Thursday, December 8, 2011
Dark Wash Jeans Advised for Older Women and the Role Of Contrast
On Edit: If you're in a rush, start first with the comments! Many readers chimed in with smart, fantastic points - and they're not long winded like me. Thank you to all who took the time to comment! First, apologies for the rather uninspiring photography. But this post is constructed more as an experiment, less as an aesthetic excursion. The photo on the left was taken simply to remember the outfit, as i enjoyed wearing it and liked the subtle play of color and the monochromatic feel. I felt it lent a pulled-together effect to the look and created, as Kendall Farr puts it, "the Almighty Unbroken Line".
Ms. Farr's description encapsulates one species of advice often given to women hoping to 'dress better'. The idea is to create a long, lean, smooth silhouette in your clothing. No lumps and bumps, no super tight areas or swaths of uncontrollable fabric. Also, no high contrast 'breaks' in unflattering areas - for example, do not wear a white blouse with a black skirt with the 'edge' between the two at your natural waist, since this will cut your figure in half, creating a blocky feel. One obvious way to implement this advice is to wear monochromatic looks. The whole of your outfit flows easily from tip to toe, creating the longest line possible.
Another very popular piece of advice, especially regarding those leaving childbearing years behind, is to only wear very dark wash jeans. The darkness hides lumps and bumps and it recedes as well, so your bum, thighs, and whatnot will tend to fade away and look smaller, possibly more discreet. Now, i've recently been wondering about what would be the consequences if a woman were to follow both of these pieces of advice simultaneously. I think I've been reading so much of this type of thing recently that my brain made an executive decision: 'time to synthesize!'.
At any rate, a few days later i was getting close to finishing the darker jeans. They are iteration number two of the Palmer and Pletsch Perfect Jeans pattern, this time in bootcut silhouette. I suddenly realized that i could 'isolate the variable' in the monochromatic outfit - change out a light wash denim for the dark wash denim that is strongly recommended as the only wash worth wearing for ladies over forty and observe the result! I was hoping to get a feel for which 'piece of advice' was more worth following strictly. (And frankly i was hoping to show that following any piece of advice to the letter all the time is folly.)***
So, i ended up taking the dark wash jean pictures in the same place as the original 'notebook' photos. I did my best to adopt similar poses and camera position. Looking at the two outfits, i'm more drawn to the monochromatic look - even though the lighter wash jeans don't 'hide' as much of what's going on as the dark wash do. On me the high contrast line cutting right through my hips seems too stark, and ends up emphasizing the width there. I do wonder how much this has to do with my overall low-contrast coloring, however. On a woman with high contrast coloring this look may well appear more harmonious.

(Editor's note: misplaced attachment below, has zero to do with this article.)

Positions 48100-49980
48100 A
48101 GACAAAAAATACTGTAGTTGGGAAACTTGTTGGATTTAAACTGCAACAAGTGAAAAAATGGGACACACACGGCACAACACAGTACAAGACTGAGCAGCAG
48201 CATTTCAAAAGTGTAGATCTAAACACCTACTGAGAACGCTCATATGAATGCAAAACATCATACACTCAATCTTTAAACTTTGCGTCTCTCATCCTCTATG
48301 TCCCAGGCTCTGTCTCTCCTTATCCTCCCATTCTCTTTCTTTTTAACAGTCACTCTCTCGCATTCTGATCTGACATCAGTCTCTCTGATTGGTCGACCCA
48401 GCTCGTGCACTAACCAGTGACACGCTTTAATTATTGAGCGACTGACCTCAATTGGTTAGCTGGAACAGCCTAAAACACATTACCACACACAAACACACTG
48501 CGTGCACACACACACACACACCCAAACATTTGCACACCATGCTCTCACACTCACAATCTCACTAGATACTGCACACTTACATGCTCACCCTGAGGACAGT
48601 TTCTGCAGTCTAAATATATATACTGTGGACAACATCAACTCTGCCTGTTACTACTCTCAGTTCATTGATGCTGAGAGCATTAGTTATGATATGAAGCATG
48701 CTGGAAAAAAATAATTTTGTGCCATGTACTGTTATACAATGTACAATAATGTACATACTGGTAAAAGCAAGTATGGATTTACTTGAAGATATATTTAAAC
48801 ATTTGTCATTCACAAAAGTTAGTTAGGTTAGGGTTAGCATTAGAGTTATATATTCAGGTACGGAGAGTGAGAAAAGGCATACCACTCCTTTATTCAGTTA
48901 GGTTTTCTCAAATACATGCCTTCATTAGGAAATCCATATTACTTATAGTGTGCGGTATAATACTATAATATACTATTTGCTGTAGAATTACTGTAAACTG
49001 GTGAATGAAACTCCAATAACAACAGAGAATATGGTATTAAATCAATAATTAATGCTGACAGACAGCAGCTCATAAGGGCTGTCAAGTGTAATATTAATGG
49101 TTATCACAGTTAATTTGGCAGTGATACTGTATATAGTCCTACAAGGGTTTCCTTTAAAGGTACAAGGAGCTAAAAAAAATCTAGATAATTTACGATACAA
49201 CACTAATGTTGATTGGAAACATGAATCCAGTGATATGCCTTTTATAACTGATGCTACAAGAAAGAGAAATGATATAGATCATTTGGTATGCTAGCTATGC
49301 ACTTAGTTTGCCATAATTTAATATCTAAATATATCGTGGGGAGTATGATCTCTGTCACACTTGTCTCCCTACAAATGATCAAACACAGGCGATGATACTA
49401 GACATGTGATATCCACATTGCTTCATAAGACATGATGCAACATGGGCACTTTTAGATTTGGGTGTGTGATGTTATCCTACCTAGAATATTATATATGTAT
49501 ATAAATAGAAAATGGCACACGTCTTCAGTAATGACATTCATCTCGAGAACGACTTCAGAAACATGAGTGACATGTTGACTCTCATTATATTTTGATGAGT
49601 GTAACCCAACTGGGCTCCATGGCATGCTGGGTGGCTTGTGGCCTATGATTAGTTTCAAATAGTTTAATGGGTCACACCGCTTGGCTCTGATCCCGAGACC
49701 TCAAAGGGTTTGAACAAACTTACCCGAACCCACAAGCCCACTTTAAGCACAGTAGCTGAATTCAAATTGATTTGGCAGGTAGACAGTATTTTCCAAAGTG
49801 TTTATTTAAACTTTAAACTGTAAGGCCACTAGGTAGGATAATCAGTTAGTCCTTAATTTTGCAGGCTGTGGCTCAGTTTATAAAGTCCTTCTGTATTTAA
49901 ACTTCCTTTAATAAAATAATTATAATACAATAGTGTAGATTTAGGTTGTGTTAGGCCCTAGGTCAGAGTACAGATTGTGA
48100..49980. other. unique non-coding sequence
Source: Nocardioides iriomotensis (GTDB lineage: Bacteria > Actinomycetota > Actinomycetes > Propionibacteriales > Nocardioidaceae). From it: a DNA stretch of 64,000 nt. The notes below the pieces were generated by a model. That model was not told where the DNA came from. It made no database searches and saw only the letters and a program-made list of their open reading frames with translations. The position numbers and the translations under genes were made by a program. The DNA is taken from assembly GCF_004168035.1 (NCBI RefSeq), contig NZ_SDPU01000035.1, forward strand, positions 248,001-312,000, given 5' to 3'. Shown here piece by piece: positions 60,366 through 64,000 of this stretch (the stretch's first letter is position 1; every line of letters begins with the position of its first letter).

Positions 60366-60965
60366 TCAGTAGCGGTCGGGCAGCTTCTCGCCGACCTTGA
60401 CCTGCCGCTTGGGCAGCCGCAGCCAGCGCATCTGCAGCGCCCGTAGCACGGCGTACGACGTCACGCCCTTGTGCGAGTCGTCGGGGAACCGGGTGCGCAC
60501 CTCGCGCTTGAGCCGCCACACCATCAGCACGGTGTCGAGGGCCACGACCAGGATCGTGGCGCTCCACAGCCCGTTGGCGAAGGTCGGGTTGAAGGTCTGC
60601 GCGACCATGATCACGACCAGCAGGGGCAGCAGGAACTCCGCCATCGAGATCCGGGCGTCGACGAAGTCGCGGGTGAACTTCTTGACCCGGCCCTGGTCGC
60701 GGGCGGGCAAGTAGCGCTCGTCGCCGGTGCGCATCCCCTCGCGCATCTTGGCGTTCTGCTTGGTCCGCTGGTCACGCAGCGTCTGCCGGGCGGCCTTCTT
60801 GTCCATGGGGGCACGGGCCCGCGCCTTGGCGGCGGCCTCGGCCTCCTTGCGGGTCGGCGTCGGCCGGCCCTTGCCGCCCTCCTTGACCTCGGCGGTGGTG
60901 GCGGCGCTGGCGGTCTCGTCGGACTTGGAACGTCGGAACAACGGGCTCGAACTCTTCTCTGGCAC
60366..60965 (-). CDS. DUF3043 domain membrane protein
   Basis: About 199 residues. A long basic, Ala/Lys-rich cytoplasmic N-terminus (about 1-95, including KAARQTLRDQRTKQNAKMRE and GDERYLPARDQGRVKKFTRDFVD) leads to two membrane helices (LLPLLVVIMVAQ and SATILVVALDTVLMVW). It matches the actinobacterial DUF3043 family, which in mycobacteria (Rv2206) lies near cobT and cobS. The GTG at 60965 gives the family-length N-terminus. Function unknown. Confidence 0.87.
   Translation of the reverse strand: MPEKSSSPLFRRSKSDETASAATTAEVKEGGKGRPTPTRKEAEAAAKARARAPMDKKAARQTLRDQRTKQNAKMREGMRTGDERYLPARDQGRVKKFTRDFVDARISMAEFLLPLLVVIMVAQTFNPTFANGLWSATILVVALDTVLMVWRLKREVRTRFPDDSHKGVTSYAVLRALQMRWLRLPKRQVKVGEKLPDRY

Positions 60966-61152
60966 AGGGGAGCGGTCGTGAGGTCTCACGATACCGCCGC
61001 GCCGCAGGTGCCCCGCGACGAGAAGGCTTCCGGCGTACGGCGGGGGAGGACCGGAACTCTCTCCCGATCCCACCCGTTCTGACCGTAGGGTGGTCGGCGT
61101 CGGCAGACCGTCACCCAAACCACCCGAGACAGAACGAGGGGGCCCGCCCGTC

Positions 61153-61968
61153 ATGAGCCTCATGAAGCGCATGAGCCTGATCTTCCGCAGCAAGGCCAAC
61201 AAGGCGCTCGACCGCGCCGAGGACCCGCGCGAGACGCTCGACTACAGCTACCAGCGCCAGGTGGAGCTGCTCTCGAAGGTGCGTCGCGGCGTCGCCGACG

Which brings me to the last point this experiment brought to mind. If i like the way a monochromatic look creates a nice line, and i only wear dark wash jeans, it will be very hard to avoid wearing a lot of dark colors right next to my face. And generally i prefer to wear lighter colors next to my face - because i find they are more flattering! Which i thought was the driving motivation behind all this fuss. Good grief, all these 'rules' can drive a person nuts!!!! That's the one rule by which i am sure to stand.
I don't often discuss non-clothing related topics on this blog (although my definition of 'clothing-related' is quite expansive). But i've recently run across a couple of videos which may interest some readers. First, if any of you are interested in the more rigorously collected evidence for life after death/communication with spirits, i cannot recommend this video enough. It outlines the Scole Experiements, a five year long project in Scole, UK which involved four people meeting twice a week to attempt communication with the dead. Well done. (As a style-aside, at 38 minutes in observe how different the 'red rose' mother looks in video versus a still photo. Different media capture our likenesses in different ways.)
Secondly, for decades now my family and friends have wearily endured my exuberant soliloquies on the genius of Jacques Vallee. Being the basis for Lacombe, the French UFO investigator in Speilberg's Close Encounters of the Third Kind (played by Francois Truffaut) was only so impressive. Not that i cared about that - his identification of Marshall Applewhite as a dangerous cult leader years before the Heaven's Gate tragedy, his vast knowledge of ancient and historical encounters with otherworldy beings, his ability to wring every last drop of physical evidence out of the most unpromising circumstances, his masterful 'Contact' trilogy......
I could go on - and for many years, i have. Now that TED has tapped Dr. Vallee for a talk on The Theory of Everything (else), i 've been having a wonderful time saying, "I told you so........"
*** In other words, yep, this experiment was rigged!
Jacket: made by me of a vintage Anne Klein for Vogue Patterns
Belt: Betsey Johnson
Pocketbook: vintage Coach, gift
Light Wash Jeans: Levi's Curvy Fit (no longer available)
Dark Wash Jeans: made by me of McCall's 5894 Palmer & Pletsch The Perfect Jeans
Booties: Maine Woods